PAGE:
As guilty pleasures go, the murder mystery remains an enigmatic monument to our own bloodthirstiness, barely sublimated if at all. Encrypted death as entertainment isn't the most defensible of pursuits—yet it's among the most popular ones.
Which is why TheatreFest's comeback season after a two-summer hiatus features three Agatha Christie mysteries in rotating repertory through June 27. The first, A Murder is Announced, opened last weekend.
Director Rachel Klem and actor JoAnne Dickinson's interpretation of the dowager detective Miss Marple is likely to give the genre's fans something to talk about. Bully for them. For I've not been particularly fond of—or convinced by—the versions that have come to dominate film and television in recent decades. The wan Julia McKenzie and Joan Hickson both appeared to have about enough energy to slice cheese, not conduct a murder investigation. And no hooded fiend was ever required to carry off the bright-eyed Geraldine McEwen—the first strong breeze should have done the trick.
No. Give me the unsinkable Margaret Rutherford instead, from the original MGM films including Murder She Said and Murder Most Foul. Yes, she's a bit of a departure from the character in Christie's novels. She's also a lot more interesting.
In her absence, we'll do with Dickinson's Marple here. With arch facial expressions, perpetually pursed lips—and a voice and cadence just a bit too similar to Alfred Hitchcock's to be accidental—our Miss Marple is decidedly less nice than most predecessors in the role. The gods be praised: The way the spirits of these recent, chirpy Marples just lift after a good poisoning has bordered on the unseemly.
By comparison, Dickinson's central character has a mind like a steel trap and a mouth to match. Though kind enough, she doesn't suffer fools and isn't terribly preoccupied with social etiquette. There's something chill and slightly ruthless about her—just a touch of the babushka women of old Moscow. And since her eyes miss nothing, you wouldn't want to play her in a game of chess or poker, either.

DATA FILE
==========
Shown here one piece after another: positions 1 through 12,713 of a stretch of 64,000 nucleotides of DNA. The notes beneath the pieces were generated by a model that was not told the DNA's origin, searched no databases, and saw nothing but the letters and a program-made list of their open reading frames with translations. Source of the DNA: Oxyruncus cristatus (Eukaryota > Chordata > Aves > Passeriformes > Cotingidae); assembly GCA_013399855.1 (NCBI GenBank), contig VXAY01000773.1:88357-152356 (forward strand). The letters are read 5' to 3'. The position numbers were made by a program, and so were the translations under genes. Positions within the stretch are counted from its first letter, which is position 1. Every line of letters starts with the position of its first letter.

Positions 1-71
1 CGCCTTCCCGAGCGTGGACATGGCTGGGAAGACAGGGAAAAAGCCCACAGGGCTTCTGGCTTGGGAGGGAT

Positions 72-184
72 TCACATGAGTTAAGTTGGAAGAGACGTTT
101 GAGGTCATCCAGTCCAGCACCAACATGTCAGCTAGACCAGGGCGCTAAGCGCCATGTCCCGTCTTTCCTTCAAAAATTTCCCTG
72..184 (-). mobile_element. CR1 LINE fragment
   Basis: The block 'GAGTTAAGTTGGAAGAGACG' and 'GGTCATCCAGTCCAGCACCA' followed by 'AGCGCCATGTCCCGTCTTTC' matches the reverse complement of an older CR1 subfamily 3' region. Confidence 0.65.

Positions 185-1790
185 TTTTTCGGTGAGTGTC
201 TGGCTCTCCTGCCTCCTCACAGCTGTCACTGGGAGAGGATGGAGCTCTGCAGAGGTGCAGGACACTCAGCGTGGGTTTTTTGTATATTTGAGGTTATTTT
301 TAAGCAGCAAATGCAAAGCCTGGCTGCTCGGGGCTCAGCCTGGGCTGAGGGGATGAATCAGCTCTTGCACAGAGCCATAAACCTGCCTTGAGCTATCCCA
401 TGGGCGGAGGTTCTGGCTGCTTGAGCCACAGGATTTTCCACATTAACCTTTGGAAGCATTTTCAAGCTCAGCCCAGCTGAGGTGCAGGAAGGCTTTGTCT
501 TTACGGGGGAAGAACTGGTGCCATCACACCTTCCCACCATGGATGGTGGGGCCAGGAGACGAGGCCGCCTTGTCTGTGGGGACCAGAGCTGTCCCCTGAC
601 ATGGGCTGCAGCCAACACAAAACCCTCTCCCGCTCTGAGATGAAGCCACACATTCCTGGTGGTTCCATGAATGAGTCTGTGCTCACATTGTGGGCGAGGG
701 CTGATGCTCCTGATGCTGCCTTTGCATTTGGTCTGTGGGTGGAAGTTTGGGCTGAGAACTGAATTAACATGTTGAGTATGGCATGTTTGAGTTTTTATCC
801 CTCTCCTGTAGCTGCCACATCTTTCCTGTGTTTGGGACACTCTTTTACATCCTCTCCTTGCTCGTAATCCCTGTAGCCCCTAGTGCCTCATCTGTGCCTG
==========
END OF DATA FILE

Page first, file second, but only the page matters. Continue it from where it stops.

In an English boarding house, villagers—some of whom have English accents—gather after a personal ad in the local paper publicizes that a murder will take place that night. At the appointed hour, the lights go out, three shots are fired and the game's afoot. Marilee Spell is unflappable as the woman of the house, but Lynda Clark steals nearly every scene she's in with her memorable comic turn as the high-strung spinster Miss Bunner. Chaperoned by a game Joel T. Horton as Patrick, Mary Guthrie and Collette Rutherford trade arched eyebrows as potential suspects Julia Simmons and Phillipa Haymes. During her performance as Mitzi, the stolid Eastern European cook, Sandi Sullivan finds a rewarding maneuver out of vintage Carol Burnett, while David Klionsky scores points as the ingratiating but direct Inspector Craddock.
While a number of smaller supporting roles aren't terribly well developed, those at the center should keep audiences amused while decrypting the mechanics in Dame Agatha's plot in an enjoyable—I almost said "harmless"—diversion for a summer's night.